We’re Closed at Our Little House

 

We finally closed on our home refi yesterday.

You might recall I wrote back in February that we began trying to refinance our house. Moving to a smaller house does release many people from a mortgage all together, but the recession set us back, as it has many people.

Little did we know, that even with near-perfect credit and stable job histories, how discriminatory banks are against little homes.

We sought a refinance, not only because of the lower interest rates, but to get us off the Adjustable Rate Mortgages (ARMS) we were on for Our Little House and The Belle Writer’s Studio.

ARMS can be costly and dangerous. If you cannot get them paid off, you continually have to renew them, costing more closing costs each time. Also, if interest rates rise, you may suddenly find yourself priced out of your home.

We also didn’t feel like we were making headway in our goal to be debt free within 7 years.

Our bank flat out told us they would not give us a refinance with a fixed rate mortgage. They would renew our ARM, but told us the “comps” weren’t there. “Comps” or “comparables” are the homes that have sold near you within any given time. The comps have to be similar in size and design and have to have been on the market within the past 3-6 months of when you’re seeking your loan.

At the advice of our banker, we went to talk to a mortgage broker. He shook his head and at first, said he would have the same problem finding comps. As he turned to the computer to prove his point that we wouldn’t find the comps the banks would require, he was surprised to find some that he thought would work. He made a list of 6-8 homes, not exactly 480 square feet, but 600-900 feet lake homes that had recently sold.

He took my name and number and told me he would do some further investigating. The next day, he called me back and asked us to fill out a credit application. When that came back to his satisfaction, in the “excellent” range of a 800 credit score, we began the process even he didn’t realize would take so long.

By mid-May, after jumping through hoops that included the appraisal, providing 3 years of tax records and self employment statements from our tax accountant, various letters of explanation as to holes in work history and a couple of delinquencies when Dale was laid off, a closing date was set for May 30.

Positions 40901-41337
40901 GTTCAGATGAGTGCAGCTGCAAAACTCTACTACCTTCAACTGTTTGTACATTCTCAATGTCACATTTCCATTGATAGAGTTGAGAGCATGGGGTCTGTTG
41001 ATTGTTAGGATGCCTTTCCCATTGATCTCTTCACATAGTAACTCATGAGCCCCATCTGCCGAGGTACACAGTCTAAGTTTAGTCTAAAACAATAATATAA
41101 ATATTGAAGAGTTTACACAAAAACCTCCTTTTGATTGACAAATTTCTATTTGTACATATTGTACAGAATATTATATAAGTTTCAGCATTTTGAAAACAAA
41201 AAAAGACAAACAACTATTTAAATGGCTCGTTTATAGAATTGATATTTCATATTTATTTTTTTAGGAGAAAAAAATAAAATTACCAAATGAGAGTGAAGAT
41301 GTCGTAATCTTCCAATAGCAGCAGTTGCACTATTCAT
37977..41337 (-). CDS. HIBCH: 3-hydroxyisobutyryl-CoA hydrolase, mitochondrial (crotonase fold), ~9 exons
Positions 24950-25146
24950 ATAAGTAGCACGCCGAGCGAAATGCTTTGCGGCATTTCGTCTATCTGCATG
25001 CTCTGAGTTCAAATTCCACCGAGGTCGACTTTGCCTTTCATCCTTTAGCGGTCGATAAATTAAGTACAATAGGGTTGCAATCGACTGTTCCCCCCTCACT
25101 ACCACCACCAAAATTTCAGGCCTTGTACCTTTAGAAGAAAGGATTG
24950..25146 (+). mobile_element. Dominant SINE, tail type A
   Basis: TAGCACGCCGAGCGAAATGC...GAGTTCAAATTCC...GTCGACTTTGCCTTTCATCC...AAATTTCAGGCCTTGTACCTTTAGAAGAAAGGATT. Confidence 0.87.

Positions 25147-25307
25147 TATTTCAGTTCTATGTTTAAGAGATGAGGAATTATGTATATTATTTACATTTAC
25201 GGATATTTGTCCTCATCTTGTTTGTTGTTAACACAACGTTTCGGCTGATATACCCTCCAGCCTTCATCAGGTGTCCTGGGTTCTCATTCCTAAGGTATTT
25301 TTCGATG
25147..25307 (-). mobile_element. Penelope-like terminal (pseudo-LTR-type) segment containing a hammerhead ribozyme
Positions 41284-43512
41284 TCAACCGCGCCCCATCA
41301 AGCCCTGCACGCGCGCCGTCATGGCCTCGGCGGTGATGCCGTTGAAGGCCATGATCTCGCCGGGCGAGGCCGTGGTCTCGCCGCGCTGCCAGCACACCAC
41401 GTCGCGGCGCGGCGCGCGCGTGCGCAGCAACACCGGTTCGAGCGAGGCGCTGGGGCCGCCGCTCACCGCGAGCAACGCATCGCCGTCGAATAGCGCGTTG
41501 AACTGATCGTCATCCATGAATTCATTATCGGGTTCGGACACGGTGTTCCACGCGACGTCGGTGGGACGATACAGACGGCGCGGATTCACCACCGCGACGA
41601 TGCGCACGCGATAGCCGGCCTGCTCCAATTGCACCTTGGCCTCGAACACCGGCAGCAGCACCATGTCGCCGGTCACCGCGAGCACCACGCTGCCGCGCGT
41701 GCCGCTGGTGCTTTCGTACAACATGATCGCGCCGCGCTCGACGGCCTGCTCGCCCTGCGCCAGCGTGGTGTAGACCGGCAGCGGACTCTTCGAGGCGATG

This is a mega-bank that took bailouts from the American taxpayers, then shipped jobs overseas and claimed huge profits in ensuing years.

How do they help stimulate the economy? Not by giving a couple with near perfect credit, but a small home, a mortgage. Two days before closing, much to our annoyance, backed out of approving the loan.

Back to square one, our mortgage broker didn’t give up. He went to one more lender, a small bank in Arkansas.

Yes, they too, made us jump through a few more hoops such as providing a P&L statement for my writing business (I’m a home based writer, people, not a corporation).

The biggest hoop was their refusal to accept our woodburning stove as an “acceptable” heat source in Our Little House. We had to install four electric baseboard heaters to satisfy their requirements, although the appraiser wrote on our appraisal that wood burning heat is a “mainstream” heat source in this area of rural America.

I’m told this cracking down on the “comp” part of the appraisal is a new thing instituted by banks and is not only affecting those of us with small homes. I’ve seen statistics indicating that 30-40 percent of mortgage refinances are being denied due to the appraisal process, mostly because of shrinking home values, short sales and/or foreclosures used in the comps.

The lesson here, especially for people seeking to purchase a home smaller than the “norm” or those wanting to build a small home, do it as we should have done, debt free.

Have you had problems securing a mortgage since the real estate collapse? Or other problems with lenders?

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26 Responses

  1. Merr says:

    Congrats, you guys! I bet it’s a HUGE relief, little house or not!!

  2. Congrats! The finance world is certainly on a roller coaster lately.

  3. Sheryl says:

    What an ordeal! Glad you can
    Ook forward to calmer, easier times. At least, I hope the refi accomplishes this for you

  4. Alisa Bowman says:

    I’m glad you finally got this worked out!

  5. Jane Boursaw says:

    Glad to hear your re-fi went through! We’ve had such awful, awful experiences with banks and mortgage lenders in the past few years – nearly faced foreclosure because of Bank of America’s complete and utter disregard for the law. I ended up calling every politician in three states and Washington, D.C. to get some answers and, yes, we’re finally in a better place with our mortgage. But not without a lot of panic and heartache. I basically hate mortgage companies and I’ll throw banks in there, too. I’m in a cash-only mode and rarely even use a bank account anymore. They’re just too much of a hassle.

    • Kerri says:

      I’m also glad to hear you’re in a better place, Jane. We’ll work together to eliminate debt from our lives and be rid of them all! 😉

  6. Timaree says:

    Congrats on jumping all the hoops again and again and finally succeeding. It took my son two extra months to close on his house which is not small but not large. Just little problems kept cropping up.

    We are in a mobile home on 40 acres so they say there are no comps for our home. We might have trouble if we try to sell. Bank didn’t mind giving us a loan to start with but at 1% higher rate because of the mobile home – land doesn’t seem to matter. They will mind giving new owners a loan now though it seems. Maybe I’ll just build the tiny house I want later, park it on 5 of my acres and rent the rest out. There has to be a way around somehow.

    • Kerri says: